Empty Spaces & Yoga

Yin Yoga on the OceanView Terrace of the Valley of the Temples Memorial Park, Kanoehe, Hawaii. Oct 2016. Fridays at 9:00am. Donation.
Yin Yoga on the OceanView Terrace of the Valley of the Temples Memorial Park, Kanoehe, Hawaii. Oct 2016. Fridays at 9:00am. Donation. Check events website for current schedule.

 

View from the OceanView Terrace at the Valley of the Temples Memorial Park, Kaneohe, Hawaii. Oct 2016. It's a beautiful world.
View from the OceanView Terrace at the Valley of the Temples Memorial Park, Kaneohe, Hawaii. Oct 2016. It’s a beautiful world.

 

I am trying yoga on for size in hopes that I can calm my restless spirit and be present in the moment.

After a lifetime of military moving, I am usually researching about my future life in a new location, OR I am clinging to the feel-good moments and friendships from my past life, OR I am in a holding pattern of “making the best of it” in my current, temporary home.  I’m always living in the past or living in the future.  Very rarely am I actually living in the present, in the here and now.

I struggle to be present.

Add that I make myself busy to fill the empty spaces.

I jump right in to make a Life:  there are always places to see, people to meet.  My #1 concern, always, are my children.  For them, I minimize the challenges of a fleeting lifestyle.  For them, I embrace this constant moving as the Adventure that it is.  But after years of moving, I unfortunately show up with a lot of dashed dreams, high expectations, worry, and projections of my own. The constant moving has caught up to me.

Several years ago, I wanted to keep my life in DC but didn’t know how to make that happen, considering I had no independent economic means to sustain that particular lifestyle.

I was reluctantly dragged back to Texas (and reluctantly doesn’t even adequately describe my displeasure of returning to the Land of Boots & Brisket) where, once again, I made the best of it.  My marriage and my self-identity were on shaky ground, but we kept ourselves too busy to adequately address it.  I was also holding on to the DC dream tightly to get me through it, with the high hope of returning.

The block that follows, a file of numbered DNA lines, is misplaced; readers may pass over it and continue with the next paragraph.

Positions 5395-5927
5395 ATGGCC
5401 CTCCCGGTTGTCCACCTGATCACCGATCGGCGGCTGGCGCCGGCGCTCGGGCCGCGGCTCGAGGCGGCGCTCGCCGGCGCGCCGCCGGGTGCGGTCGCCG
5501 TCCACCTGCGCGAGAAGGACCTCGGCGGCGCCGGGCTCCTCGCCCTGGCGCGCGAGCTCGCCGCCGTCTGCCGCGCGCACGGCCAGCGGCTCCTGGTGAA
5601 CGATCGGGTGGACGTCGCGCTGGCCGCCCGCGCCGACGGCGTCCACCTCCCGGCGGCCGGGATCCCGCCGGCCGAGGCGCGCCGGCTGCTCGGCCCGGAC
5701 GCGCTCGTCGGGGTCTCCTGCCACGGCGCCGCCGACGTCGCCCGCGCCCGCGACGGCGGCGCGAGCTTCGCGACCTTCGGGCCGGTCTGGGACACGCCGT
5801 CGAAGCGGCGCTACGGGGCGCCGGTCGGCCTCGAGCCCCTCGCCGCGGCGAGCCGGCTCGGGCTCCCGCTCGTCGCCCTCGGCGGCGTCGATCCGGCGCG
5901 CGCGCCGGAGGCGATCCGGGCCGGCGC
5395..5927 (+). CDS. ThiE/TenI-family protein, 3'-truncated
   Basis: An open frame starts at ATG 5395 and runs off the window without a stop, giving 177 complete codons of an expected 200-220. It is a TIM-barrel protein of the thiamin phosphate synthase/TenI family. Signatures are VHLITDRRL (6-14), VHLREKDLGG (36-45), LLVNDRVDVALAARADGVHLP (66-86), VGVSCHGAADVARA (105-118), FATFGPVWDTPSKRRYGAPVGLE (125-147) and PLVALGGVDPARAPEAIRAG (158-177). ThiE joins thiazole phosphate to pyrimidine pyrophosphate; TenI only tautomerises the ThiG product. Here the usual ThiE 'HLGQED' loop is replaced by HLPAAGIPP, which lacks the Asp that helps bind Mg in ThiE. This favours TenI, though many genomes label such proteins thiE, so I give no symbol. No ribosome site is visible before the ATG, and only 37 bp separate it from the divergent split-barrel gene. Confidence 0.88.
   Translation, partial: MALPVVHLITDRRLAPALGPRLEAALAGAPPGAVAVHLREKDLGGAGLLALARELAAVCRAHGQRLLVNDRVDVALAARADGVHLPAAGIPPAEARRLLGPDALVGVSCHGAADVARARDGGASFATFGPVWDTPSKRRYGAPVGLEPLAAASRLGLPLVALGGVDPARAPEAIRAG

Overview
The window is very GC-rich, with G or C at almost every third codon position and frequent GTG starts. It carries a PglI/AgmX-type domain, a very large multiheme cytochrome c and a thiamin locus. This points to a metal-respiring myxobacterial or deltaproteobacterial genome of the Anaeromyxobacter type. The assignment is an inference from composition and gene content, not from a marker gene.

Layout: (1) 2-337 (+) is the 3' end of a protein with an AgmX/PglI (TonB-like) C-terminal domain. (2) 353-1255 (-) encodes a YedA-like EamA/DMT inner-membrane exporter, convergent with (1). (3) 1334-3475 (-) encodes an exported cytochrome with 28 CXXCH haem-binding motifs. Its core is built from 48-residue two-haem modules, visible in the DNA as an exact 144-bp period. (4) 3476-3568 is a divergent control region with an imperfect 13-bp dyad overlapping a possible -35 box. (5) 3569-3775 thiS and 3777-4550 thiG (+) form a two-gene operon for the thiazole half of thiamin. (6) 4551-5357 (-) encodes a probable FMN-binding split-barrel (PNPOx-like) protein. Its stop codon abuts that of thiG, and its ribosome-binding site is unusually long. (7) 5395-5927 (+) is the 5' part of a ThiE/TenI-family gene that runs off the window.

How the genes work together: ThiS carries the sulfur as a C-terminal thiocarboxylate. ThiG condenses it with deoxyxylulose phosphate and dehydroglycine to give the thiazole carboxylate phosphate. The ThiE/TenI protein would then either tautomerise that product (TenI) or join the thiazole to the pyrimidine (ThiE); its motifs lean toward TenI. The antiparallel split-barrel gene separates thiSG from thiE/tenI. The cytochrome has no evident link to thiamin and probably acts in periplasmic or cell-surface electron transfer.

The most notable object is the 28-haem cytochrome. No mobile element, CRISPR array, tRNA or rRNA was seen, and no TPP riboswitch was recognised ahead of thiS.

After 2 years, we received assignment notification to DC, only to be crushed when the Hubby was redirected to Alabama.  The entourage must follow.  I wasn’t staying in Texas, but I still didn’t have economic or career sustainability to make any other realistic choice but to follow.

We arrived in the charming Deep South, knowing our time here would be less than one year, but I jumped right into Life anyway.  I had a lovely time in Montgomery. Admittedly, my expectations were low.  Not so much that it was Alabama, but how much connections/acceptance/establishing routine can you really do, when by the time you unpack and feel settled (3-6 months), it’s about that time to shift attention to the next assignment!  I was still holding on, although less tightly, to the DC dream and all the possibility it offers.  I am a slow learner on military life, especially when blinded by my own hopes.  I ignored the cautionary wisdom from Hubby that nothing is ever set in stone, even though all assignment discussions were seemingly directed that we would soon be DC-bound.

Cue the dramatic music. “In a world, where the Invisible Hand of Military Assignments controls your Life…”

I have now, finally, given up on the DC dream.

Only because now I live in Paradise.

Paradise doesn’t change the fact that I still struggle to be present, but living in Hawaii certainly does make living in the moment much easier.

Life is now nudging me to explore Yoga, even though I find the practice incredibly difficult. Yet I am drawn to it to see if I am able to tame my restlessness.  I am forever in search for calm and acceptance, and to learn to control what I can (which isn’t much).  On the mat, I live in the moment, and I can acknowledge what is.

My hope is to become more comfortable with what is and to stop wishing for what isn’t.

Are you held back by wishful thinking?

Aloha!

Valerie

Advertisements